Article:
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Storm Water

The City's Comprehensive Stormwater Master Plan articulates a vision for the City to ensure its stormwater infrastructure and program planning occurs in a manner that is consistent with the expectations and priorities of the City, its citizens and the Washington State Department of Ecology. The Plan identifies stormwater runoff amounts, drainage basins, flow paths, and system capacities throughout the City's drainage system, and prioritizes a list of needed capital improvement projects to correct existing deficiencies within the system. The City Council adopted the Stormwater Management Plan dated December 2010 in March 2012. The project was funded in part by a grant through the King Conservation District.

The quality of water impacts your quality of life. In Woodinville (city proper), there are six drainage basins, some with salmon-bearing streams, several wetlands, Lake Leota, and State designated shoreline areas on the Sammamish River and Little Bear Creek. The City's Comprehensive Plan calls for the protection of the quality and quantity of water in waterways, wetlands, flood plains and watersheds from degradation. One way to protect these environmental amenities is to protect the City's storm water system by managing runoff, erosion, sedimentation, aquatic habitat and water quality.

Storm water (sometimes called Surface Water) is the result of rain and melted snow and ice that runs off surfaces such as rooftops, paved streets, highways and parking lots and other impervious surfaces. As the water runs off these surfaces, it picks up pollutants such as oil, fertilizers, pesticides, trash and animal waste. The water may flow directly into a local stream, wetland, lake or other waterway. Or the water may flow into the storm drain and continue through pipes until it is released untreated into a local waterway. Woodinville's storm drain system feeds in to Little Bear Creek and Sammamish River. These waterways feed into Lake Washington and Puget Sound.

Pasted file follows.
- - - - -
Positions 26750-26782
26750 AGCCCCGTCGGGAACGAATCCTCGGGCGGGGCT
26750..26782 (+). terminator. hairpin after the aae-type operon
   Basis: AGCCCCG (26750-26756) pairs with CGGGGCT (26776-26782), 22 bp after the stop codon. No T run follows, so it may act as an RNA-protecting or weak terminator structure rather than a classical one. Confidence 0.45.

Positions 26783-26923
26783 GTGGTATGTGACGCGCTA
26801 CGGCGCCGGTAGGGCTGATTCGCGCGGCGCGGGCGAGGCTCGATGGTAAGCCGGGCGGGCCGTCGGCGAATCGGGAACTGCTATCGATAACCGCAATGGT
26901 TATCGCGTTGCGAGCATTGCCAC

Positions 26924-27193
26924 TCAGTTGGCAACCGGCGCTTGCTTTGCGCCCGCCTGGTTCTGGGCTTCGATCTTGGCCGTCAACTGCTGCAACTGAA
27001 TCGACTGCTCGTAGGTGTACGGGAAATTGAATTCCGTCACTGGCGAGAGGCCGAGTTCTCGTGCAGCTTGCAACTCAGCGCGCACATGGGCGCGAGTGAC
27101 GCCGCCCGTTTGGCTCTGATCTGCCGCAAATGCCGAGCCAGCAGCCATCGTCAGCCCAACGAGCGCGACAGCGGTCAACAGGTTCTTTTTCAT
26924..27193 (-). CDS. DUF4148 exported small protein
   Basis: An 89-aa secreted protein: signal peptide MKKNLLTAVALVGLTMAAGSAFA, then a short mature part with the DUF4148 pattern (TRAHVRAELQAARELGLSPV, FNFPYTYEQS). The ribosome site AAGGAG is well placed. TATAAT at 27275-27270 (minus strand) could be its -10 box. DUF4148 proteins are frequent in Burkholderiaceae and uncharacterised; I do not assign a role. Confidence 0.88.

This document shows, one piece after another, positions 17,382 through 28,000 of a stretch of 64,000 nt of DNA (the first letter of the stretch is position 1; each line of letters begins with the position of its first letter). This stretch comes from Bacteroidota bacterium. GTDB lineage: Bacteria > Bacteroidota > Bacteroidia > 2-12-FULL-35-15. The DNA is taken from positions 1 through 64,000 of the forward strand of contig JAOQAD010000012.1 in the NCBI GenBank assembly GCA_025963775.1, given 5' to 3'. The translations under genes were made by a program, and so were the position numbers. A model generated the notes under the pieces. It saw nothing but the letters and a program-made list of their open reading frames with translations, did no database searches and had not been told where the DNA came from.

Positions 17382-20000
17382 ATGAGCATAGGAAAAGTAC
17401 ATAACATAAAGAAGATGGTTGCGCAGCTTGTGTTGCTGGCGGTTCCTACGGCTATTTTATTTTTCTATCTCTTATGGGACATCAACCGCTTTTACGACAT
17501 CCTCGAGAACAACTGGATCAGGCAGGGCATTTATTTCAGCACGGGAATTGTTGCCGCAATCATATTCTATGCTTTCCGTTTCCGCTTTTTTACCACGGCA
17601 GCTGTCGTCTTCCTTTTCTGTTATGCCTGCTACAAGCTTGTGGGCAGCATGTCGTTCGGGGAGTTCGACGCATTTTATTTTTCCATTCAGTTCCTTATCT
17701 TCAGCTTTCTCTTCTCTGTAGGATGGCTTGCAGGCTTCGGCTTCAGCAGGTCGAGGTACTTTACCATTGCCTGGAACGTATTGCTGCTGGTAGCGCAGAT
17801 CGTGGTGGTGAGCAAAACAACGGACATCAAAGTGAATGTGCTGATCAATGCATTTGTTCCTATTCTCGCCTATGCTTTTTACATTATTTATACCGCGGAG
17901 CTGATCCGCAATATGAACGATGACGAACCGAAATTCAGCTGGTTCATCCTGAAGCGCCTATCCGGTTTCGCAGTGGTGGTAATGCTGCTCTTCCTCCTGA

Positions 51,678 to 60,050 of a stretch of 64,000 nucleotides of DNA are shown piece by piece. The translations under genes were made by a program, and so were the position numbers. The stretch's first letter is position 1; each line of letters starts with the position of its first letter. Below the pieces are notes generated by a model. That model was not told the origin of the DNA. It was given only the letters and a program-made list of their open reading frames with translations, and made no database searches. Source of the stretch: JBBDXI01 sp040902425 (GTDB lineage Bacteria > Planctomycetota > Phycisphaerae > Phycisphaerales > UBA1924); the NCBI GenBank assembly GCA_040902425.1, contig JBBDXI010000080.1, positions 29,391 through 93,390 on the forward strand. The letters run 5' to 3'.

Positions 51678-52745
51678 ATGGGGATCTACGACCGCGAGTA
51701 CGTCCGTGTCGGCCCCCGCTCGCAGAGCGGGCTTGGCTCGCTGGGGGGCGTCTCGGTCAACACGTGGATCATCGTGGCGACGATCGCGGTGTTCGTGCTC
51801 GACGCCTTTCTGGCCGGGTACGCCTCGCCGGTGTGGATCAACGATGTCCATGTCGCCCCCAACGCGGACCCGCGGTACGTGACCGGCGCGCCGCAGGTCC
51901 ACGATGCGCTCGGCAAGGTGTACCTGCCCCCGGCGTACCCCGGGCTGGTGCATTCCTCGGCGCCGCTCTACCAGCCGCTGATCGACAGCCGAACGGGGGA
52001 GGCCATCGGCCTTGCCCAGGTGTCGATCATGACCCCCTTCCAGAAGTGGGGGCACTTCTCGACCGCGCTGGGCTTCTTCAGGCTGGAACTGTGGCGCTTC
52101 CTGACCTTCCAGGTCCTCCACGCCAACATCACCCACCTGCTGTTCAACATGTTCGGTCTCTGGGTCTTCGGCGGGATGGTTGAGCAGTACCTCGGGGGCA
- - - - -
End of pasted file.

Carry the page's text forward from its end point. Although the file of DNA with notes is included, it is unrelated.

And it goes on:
Untreated storm water is generally unsafe because it contains toxic metals, organic compounds, bacteria and viruses. Residential storm water runoff may include pet waste, vehicle fluids such as oil, gas and antifreeze and other hazardous solvents. Industrial storm water runoff may result from chemical spills and washing commercial vehicles and allowing the dirty water to go directly into the storm drain system. Waste from materials and equipment used in construction can wash into the City's storm drain system.

It is a violation of City code to discharge any contaminates into the City's storm drain system or surface/ground water.

Stormwater Management Plan Adopted 12/2010

Full Copy 85KB

Table of Contents (14 pages)
Executive Summary (22 pages)
References (1 page)
Section 1 Introduction (6 pages)
Section 2 Characterization of Study Area (30 pages)
Section 3 City's Stormwater Management Program(12 pages)
Section 4 Facilities Maintenance (24 pages)
Section 5 Capital Needs(37 pages)
Section 6 Regulatory Compliance (28 pages)
Section 7 Program Summary(6 pages)
Appendix A Drainage Basin Maps (11 pages)
Appendix B Hydraulic Analysis (99 pages)
Appendix C Ranking and Rating Complaints (14 pages)
Appendix D CIP Summary and Costs (62 pages)
Appendix E Permit (58 pages)
Appendix F Water Quality (18 pages)
Appendix G Wetland Locations (6 pages)
Appendix H Habitat Assessment (522 pages, 54 MB)
Appendix I Maintenance Standards (24 pages)
Appendix J Code Chapter 1.07 (6 pages)

Stormwater City Contact: Public Works Department, 425.877.2294

Storm Water Quality Documents